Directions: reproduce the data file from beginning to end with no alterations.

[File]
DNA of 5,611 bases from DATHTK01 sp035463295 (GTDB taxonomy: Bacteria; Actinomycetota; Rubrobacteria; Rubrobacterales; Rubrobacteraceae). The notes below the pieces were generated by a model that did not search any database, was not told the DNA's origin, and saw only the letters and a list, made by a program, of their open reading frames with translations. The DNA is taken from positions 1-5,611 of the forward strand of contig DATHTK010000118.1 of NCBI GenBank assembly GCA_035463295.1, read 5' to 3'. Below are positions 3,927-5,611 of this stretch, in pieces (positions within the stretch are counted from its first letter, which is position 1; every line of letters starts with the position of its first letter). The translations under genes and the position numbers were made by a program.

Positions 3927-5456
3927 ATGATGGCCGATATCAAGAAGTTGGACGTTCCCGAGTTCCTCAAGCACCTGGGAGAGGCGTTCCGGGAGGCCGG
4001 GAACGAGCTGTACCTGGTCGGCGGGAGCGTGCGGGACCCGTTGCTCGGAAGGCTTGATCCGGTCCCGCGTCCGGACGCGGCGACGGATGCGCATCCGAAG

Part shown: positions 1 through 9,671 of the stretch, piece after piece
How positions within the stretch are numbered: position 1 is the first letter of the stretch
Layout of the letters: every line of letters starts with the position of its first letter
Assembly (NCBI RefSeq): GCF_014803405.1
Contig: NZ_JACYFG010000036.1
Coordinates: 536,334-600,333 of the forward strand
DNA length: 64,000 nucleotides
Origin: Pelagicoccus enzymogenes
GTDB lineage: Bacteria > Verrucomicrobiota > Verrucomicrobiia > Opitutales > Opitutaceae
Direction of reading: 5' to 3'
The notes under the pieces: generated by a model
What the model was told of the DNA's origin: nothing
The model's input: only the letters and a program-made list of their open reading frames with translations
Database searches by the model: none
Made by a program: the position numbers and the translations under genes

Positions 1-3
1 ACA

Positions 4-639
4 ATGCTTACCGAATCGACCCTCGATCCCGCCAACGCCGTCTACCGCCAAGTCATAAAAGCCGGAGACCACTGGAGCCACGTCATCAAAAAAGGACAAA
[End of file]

DNA of 5,611 bases from DATHTK01 sp035463295 (GTDB taxonomy: Bacteria; Actinomycetota; Rubrobacteria; Rubrobacterales; Rubrobacteraceae). The notes below the pieces were generated by a model that did not search any database, was not told the DNA's origin, and saw only the letters and a list, made by a program, of their open reading frames with translations. The DNA is taken from positions 1-5,611 of the forward strand of contig DATHTK010000118.1 of NCBI GenBank assembly GCA_035463295.1, read 5' to 3'. Below are positions 3,927-5,611 of this stretch, in pieces (positions within the stretch are counted from its first letter, which is position 1; every line of letters starts with the position of its first letter). The translations under genes and the position numbers were made by a program.

Positions 3927-5456
3927 ATGATGGCCGATATCAAGAAGTTGGACGTTCCCGAGTTCCTCAAGCACCTGGGAGAGGCGTTCCGGGAGGCCGG
4001 GAACGAGCTGTACCTGGTCGGCGGGAGCGTGCGGGACCCGTTGCTCGGAAGGCTTGATCCGGTCCCGCGTCCGGACGCGGCGACGGATGCGCATCCGAAG

Part shown: positions 1 through 9,671 of the stretch, piece after piece
How positions within the stretch are numbered: position 1 is the first letter of the stretch
Layout of the letters: every line of letters starts with the position of its first letter
Assembly (NCBI RefSeq): GCF_014803405.1
Contig: NZ_JACYFG010000036.1
Coordinates: 536,334-600,333 of the forward strand
DNA length: 64,000 nucleotides
Origin: Pelagicoccus enzymogenes
GTDB lineage: Bacteria > Verrucomicrobiota > Verrucomicrobiia > Opitutales > Opitutaceae
Direction of reading: 5' to 3'
The notes under the pieces: generated by a model
What the model was told of the DNA's origin: nothing
The model's input: only the letters and a program-made list of their open reading frames with translations
Database searches by the model: none
Made by a program: the position numbers and the translations under genes

Positions 1-3
1 ACA

Positions 4-639
4 ATGCTTACCGAATCGACCCTCGATCCCGCCAACGCCGTCTACCGCCAAGTCATAAAAGCCGGAGACCACTGGAGCCACGTCATCAAAAAAGGACAAA